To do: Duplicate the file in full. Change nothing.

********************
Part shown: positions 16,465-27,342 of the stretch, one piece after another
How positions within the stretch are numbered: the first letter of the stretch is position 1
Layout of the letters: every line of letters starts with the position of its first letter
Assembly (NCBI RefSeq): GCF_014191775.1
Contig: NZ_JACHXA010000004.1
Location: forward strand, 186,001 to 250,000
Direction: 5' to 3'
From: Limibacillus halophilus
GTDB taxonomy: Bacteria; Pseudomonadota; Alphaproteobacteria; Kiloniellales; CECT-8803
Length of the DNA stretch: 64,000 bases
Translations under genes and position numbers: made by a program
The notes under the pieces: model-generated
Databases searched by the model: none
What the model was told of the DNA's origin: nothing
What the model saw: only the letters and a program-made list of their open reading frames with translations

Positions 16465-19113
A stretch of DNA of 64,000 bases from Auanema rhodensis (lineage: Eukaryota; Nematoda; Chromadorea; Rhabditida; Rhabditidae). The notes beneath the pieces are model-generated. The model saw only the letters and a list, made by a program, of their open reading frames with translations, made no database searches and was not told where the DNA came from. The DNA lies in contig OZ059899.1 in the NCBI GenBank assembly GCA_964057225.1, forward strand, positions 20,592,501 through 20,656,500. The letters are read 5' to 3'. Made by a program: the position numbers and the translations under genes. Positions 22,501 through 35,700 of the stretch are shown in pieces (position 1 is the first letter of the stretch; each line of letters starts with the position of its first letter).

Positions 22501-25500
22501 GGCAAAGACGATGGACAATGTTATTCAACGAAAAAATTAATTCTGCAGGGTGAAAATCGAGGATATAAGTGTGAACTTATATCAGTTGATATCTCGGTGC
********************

Part shown: positions 16,465-27,342 of the stretch, one piece after another
How positions within the stretch are numbered: the first letter of the stretch is position 1
Layout of the letters: every line of letters starts with the position of its first letter
Assembly (NCBI RefSeq): GCF_014191775.1
Contig: NZ_JACHXA010000004.1
Location: forward strand, 186,001 to 250,000
Direction: 5' to 3'
From: Limibacillus halophilus
GTDB taxonomy: Bacteria; Pseudomonadota; Alphaproteobacteria; Kiloniellales; CECT-8803
Length of the DNA stretch: 64,000 bases
Translations under genes and position numbers: made by a program
The notes under the pieces: model-generated
Databases searched by the model: none
What the model was told of the DNA's origin: nothing
What the model saw: only the letters and a program-made list of their open reading frames with translations

Positions 16465-19113
A stretch of DNA of 64,000 bases from Auanema rhodensis (lineage: Eukaryota; Nematoda; Chromadorea; Rhabditida; Rhabditidae). The notes beneath the pieces are model-generated. The model saw only the letters and a list, made by a program, of their open reading frames with translations, made no database searches and was not told where the DNA came from. The DNA lies in contig OZ059899.1 in the NCBI GenBank assembly GCA_964057225.1, forward strand, positions 20,592,501 through 20,656,500. The letters are read 5' to 3'. Made by a program: the position numbers and the translations under genes. Positions 22,501 through 35,700 of the stretch are shown in pieces (position 1 is the first letter of the stretch; each line of letters starts with the position of its first letter).

Positions 22501-25500
22501 GGCAAAGACGATGGACAATGTTATTCAACGAAAAAATTAATTCTGCAGGGTGAAAATCGAGGATATAAGTGTGAACTTATATCAGTTGATATCTCGGTGC